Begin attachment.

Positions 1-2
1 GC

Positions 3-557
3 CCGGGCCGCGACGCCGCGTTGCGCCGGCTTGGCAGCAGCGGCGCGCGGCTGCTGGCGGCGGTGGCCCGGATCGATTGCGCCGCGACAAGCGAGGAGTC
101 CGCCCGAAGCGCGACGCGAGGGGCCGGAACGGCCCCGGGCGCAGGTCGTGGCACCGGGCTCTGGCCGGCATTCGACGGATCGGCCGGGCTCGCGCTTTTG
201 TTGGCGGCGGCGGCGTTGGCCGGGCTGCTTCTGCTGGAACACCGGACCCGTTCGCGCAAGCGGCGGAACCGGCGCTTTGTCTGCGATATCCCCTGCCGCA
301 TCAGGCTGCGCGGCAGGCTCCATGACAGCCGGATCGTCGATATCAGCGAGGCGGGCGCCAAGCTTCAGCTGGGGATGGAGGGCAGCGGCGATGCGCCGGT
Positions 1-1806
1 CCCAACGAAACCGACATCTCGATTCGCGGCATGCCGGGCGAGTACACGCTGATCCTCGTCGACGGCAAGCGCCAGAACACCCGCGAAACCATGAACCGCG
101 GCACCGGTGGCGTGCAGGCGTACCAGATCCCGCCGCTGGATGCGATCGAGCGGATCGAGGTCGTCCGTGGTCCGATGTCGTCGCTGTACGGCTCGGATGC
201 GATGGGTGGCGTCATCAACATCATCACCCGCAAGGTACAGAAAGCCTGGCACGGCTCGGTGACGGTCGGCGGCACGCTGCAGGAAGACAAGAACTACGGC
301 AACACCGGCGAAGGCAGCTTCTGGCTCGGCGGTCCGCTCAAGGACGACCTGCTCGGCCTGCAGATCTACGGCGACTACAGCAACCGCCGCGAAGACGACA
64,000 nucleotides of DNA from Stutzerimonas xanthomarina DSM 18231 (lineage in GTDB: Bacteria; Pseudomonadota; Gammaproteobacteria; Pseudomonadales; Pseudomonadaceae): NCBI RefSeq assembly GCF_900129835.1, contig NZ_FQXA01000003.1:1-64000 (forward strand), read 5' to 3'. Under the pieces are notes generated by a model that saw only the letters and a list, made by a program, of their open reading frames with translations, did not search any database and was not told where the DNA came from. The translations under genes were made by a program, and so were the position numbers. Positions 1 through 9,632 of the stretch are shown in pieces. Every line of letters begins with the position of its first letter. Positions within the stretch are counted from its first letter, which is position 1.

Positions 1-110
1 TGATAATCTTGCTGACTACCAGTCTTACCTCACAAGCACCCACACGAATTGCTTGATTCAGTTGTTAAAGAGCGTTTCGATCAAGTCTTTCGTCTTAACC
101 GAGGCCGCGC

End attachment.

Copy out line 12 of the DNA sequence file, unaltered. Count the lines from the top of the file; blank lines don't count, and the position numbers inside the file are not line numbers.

301 AACACCGGCGAAGGCAGCTTCTGGCTCGGCGGTCCGCTCAAGGACGACCTGCTCGGCCTGCAGATCTACGGCGACTACAGCAACCGCCGCGAAGACGACA